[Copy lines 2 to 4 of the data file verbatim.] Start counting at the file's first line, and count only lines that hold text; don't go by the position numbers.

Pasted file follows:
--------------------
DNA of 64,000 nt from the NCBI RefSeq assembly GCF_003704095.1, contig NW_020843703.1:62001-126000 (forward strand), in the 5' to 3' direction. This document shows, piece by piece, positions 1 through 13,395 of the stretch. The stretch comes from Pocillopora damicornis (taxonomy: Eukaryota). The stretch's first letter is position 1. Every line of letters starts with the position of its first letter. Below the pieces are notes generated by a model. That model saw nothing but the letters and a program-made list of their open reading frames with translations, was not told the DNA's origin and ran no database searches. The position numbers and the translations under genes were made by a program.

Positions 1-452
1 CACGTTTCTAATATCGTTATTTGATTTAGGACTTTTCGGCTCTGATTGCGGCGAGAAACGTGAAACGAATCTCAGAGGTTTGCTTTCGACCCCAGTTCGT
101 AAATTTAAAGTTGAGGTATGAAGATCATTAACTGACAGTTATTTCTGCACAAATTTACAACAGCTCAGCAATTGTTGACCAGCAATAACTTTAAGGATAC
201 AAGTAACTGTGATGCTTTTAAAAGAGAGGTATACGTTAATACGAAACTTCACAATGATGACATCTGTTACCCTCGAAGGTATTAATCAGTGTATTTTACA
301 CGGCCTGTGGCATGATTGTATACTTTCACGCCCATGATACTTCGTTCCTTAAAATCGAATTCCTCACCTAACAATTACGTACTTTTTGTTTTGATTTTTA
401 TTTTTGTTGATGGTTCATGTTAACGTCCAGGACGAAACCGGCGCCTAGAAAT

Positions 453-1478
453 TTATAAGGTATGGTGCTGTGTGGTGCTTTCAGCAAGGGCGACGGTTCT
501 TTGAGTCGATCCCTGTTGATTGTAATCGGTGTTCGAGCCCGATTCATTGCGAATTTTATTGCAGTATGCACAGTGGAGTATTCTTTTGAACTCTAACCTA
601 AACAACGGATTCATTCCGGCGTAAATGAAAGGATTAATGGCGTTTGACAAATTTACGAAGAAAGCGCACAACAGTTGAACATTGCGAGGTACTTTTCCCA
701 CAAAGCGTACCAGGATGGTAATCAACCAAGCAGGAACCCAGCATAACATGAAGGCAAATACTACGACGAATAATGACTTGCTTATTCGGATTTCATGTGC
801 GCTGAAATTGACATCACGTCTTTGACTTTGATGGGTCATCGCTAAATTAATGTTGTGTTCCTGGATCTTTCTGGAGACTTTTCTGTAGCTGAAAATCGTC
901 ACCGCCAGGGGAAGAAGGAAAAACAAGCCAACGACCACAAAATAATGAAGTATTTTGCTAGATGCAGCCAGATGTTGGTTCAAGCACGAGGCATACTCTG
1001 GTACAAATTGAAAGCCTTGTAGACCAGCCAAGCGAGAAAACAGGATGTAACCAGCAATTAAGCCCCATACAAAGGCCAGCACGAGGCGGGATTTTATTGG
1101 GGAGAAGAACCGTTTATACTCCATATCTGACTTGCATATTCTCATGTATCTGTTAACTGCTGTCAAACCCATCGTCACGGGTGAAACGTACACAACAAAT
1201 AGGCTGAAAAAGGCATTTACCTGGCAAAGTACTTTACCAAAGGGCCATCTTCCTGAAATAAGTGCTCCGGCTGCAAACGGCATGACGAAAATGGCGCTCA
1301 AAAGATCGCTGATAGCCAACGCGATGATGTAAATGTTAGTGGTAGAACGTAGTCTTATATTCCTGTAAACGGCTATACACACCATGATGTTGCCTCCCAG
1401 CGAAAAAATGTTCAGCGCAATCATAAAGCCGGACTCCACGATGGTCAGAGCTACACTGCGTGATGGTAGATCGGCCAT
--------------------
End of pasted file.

Positions 1-452
1 CACGTTTCTAATATCGTTATTTGATTTAGGACTTTTCGGCTCTGATTGCGGCGAGAAACGTGAAACGAATCTCAGAGGTTTGCTTTCGACCCCAGTTCGT
101 AAATTTAAAGTTGAGGTATGAAGATCATTAACTGACAGTTATTTCTGCACAAATTTACAACAGCTCAGCAATTGTTGACCAGCAATAACTTTAAGGATAC